• Social claims, such as the decisions on social issues of the improvement of living standards with phasing-out “digital gap”, etc.

We’d like to mention, that though these terms and concepts are complementary, their connection with ICT development is not always obvious, and sometimes special explanations are requested.

Having so many materials and directions and being limited by the size of this technical paper, the authors meet a hard task to find the criteria for setting up and selecting the materials. Another task is to find the way of extending their “longevity” somehow. For the main contents, the authors have selected long-time relevant descriptions of decisions, methods, protocols and standards.

Nowadays, the global society is making the first step to the new technological order (TO), the sixth one [1]. Any TO is formed by a cluster of its basic innovations. Basically, there are nanotechnologies, biotechnologies, genetic engineering, cognitive and info communication technologies that will provide the intercommunication of a huge number of objects. Besides human machine and machine systems, there will be milliards of new objects among them — the objects of IoT. The sixth TO will modify the objective world, but also the relationships between people by changing the structures of the modern global society’s institutional matrix. In comparison with the previous technological orders, the advantages of the sixth TO are individual production and individual consumption development (while preserving the advantages of mass production technologies), the raise of production’s flexibility, sharp decrease in power-consuming and materials consumption and the construction of materials and organisms with preset qualities.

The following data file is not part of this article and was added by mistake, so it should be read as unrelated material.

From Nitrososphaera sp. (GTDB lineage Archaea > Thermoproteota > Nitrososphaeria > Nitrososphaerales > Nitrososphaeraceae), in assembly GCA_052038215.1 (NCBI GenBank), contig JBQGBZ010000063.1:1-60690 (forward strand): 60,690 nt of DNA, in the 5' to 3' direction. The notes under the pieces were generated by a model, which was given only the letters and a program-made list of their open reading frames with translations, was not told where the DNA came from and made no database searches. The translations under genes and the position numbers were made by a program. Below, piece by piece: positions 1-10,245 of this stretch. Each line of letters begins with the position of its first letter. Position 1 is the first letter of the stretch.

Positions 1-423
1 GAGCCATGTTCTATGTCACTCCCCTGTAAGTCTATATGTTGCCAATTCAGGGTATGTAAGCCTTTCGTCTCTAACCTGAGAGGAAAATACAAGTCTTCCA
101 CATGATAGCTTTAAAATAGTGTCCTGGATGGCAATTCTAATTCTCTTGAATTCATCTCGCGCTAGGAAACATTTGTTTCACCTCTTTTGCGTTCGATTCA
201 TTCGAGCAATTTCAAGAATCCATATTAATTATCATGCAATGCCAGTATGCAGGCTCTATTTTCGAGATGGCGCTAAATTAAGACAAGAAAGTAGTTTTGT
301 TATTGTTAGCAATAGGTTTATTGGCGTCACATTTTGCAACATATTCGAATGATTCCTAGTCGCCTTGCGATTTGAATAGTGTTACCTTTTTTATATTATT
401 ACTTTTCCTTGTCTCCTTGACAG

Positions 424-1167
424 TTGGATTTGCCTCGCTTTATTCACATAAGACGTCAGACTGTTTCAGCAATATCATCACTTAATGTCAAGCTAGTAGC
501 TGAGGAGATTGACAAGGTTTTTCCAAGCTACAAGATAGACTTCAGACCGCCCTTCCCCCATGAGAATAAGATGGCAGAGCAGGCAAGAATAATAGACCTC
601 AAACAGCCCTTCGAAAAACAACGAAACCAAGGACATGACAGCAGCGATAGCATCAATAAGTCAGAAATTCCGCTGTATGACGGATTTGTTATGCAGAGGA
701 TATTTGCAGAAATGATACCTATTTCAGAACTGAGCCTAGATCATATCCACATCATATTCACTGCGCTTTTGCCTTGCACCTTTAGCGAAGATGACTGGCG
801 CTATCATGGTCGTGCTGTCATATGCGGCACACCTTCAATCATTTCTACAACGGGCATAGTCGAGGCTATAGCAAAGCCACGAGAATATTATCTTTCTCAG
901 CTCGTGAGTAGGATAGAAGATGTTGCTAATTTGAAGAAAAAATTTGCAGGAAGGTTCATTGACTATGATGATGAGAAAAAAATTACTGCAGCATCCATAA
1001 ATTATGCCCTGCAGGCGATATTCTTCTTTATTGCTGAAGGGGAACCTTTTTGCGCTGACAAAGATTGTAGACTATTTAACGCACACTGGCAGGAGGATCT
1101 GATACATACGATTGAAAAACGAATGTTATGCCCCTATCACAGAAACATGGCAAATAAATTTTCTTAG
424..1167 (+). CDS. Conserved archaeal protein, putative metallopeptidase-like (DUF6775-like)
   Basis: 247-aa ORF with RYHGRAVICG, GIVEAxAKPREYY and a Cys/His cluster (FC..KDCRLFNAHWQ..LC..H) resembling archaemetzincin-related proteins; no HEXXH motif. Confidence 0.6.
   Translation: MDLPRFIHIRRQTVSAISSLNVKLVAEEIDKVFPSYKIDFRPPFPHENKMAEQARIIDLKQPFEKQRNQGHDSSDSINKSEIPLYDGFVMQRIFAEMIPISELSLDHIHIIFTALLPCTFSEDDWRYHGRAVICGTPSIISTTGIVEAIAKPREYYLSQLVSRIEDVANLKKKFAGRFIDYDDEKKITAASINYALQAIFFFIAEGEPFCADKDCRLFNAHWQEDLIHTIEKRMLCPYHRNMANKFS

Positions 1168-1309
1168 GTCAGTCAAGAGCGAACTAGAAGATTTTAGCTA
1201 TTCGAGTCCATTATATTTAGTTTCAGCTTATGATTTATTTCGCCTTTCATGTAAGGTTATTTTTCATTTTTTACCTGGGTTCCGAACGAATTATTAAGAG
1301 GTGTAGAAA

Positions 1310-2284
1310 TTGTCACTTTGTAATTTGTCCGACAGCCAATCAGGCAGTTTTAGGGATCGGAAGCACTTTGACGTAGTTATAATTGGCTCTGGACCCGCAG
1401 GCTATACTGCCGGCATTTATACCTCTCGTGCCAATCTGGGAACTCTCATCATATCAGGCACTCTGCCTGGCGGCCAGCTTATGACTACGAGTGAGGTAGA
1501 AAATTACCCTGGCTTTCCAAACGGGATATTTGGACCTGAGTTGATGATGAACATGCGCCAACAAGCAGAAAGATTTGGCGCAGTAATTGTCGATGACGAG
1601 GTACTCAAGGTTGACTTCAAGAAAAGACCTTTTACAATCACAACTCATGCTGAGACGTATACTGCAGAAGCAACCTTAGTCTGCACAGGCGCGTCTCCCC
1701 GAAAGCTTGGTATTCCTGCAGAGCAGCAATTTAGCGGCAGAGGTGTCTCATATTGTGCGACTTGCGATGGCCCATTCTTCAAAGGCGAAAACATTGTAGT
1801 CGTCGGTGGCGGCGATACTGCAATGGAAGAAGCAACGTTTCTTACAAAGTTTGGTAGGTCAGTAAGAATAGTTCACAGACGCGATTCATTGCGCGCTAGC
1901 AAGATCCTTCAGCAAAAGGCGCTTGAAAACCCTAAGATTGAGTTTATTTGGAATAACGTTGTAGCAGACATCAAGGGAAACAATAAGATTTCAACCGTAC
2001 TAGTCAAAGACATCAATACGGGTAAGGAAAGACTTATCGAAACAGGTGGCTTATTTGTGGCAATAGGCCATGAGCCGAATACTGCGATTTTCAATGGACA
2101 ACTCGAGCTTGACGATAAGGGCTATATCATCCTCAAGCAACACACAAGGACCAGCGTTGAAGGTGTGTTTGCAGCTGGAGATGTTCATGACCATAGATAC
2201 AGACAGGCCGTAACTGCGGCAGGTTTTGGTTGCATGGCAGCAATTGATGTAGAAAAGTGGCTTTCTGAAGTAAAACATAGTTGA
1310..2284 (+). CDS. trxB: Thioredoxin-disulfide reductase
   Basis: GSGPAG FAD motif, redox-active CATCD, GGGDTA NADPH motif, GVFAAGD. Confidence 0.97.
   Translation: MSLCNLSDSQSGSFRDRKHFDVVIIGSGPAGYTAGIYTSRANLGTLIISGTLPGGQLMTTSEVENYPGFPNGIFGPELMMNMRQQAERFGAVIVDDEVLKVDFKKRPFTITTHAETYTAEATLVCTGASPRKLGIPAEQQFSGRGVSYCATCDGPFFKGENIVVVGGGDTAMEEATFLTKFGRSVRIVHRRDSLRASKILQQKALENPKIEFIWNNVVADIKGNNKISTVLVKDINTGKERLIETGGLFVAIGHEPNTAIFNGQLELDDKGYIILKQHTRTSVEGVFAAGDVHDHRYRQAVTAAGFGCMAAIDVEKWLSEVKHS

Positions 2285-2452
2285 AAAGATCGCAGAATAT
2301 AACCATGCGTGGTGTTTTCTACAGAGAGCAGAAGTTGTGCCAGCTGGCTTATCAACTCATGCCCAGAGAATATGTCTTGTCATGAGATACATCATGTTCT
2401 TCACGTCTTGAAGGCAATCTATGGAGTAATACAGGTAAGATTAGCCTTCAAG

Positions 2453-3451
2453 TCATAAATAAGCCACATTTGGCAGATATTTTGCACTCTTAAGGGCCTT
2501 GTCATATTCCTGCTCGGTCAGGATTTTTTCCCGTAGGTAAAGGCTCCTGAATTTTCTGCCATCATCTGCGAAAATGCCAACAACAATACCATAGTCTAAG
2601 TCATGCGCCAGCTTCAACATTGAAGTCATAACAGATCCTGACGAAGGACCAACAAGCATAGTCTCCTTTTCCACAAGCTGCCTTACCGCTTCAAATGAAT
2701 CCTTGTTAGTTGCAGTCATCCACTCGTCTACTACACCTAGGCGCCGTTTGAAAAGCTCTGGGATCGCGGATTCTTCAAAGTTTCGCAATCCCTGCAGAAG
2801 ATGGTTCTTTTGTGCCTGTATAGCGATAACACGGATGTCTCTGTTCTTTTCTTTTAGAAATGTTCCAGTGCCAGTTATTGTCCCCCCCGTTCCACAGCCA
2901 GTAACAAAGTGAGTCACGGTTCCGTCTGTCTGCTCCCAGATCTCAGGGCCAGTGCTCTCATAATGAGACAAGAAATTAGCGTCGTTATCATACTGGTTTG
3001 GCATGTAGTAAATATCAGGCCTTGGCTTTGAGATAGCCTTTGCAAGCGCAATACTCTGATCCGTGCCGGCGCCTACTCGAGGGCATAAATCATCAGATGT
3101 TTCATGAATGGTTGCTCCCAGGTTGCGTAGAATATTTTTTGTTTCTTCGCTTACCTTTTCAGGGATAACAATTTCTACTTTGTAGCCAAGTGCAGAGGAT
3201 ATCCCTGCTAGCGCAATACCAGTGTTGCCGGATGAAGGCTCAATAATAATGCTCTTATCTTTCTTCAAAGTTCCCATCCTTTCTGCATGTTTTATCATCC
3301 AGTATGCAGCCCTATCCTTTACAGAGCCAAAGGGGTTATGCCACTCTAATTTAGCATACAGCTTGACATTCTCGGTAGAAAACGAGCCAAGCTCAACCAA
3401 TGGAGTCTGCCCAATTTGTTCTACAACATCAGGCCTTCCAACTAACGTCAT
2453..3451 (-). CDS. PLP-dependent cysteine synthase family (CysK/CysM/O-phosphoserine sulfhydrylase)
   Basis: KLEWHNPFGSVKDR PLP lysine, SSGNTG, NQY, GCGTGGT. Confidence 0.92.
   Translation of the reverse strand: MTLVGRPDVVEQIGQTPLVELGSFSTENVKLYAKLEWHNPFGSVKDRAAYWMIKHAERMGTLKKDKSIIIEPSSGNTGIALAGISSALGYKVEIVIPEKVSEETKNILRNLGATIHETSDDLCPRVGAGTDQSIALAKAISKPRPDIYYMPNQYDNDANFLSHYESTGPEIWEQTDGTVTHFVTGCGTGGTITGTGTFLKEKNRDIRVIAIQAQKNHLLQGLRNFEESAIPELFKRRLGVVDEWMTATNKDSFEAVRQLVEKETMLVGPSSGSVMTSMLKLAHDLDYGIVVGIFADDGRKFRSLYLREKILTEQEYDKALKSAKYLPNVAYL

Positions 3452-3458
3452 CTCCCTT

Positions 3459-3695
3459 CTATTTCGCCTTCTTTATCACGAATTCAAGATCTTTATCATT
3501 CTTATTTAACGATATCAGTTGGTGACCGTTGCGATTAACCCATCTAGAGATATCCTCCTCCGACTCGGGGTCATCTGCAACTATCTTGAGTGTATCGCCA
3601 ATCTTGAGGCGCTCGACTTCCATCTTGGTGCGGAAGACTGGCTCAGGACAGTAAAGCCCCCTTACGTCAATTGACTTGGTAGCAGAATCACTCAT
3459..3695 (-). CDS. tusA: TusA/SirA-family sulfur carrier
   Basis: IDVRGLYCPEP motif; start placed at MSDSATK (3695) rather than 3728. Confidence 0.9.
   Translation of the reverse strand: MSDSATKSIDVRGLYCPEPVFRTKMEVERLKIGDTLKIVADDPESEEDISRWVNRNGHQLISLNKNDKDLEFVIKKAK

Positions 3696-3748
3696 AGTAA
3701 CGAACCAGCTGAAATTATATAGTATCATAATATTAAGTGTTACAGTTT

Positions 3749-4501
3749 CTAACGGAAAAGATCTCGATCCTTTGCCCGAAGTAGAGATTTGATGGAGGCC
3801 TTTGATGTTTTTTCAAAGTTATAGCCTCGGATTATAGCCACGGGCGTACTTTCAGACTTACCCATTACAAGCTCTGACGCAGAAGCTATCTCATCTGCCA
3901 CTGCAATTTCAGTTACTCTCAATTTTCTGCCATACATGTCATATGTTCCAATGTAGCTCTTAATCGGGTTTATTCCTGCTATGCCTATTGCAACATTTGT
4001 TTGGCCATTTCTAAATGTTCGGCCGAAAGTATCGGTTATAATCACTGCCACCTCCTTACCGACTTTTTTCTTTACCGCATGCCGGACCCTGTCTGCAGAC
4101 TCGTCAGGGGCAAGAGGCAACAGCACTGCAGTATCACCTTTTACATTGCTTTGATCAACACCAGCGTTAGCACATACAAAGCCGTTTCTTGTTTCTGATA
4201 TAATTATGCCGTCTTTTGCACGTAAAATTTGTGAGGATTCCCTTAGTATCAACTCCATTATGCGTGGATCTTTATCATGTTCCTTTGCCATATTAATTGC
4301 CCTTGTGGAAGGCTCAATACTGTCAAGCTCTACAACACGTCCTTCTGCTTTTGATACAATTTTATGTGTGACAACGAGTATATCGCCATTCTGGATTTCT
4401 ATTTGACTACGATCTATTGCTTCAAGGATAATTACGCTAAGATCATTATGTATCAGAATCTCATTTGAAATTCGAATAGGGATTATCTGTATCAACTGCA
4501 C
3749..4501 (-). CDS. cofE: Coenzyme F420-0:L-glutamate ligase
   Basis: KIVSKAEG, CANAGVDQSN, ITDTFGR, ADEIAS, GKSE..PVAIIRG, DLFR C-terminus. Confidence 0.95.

There is one more expected and most important point in the new TO that should be mentioned — the progress in the production, distribution and accounting of human activities will lead to service sector as the main transforming factor of the society.

According to the results of the authors’ research, transferring to the individualization of public IC services will become an important characteristic for the sixth TO. This will not only demand for radical changes in the IC services contents, but also supposes the inclusion of a new element in the IC infrastructure. This element is individualized decision support services. This point has become the basement for a new WSN category — sensor control networks (see Section 6.4).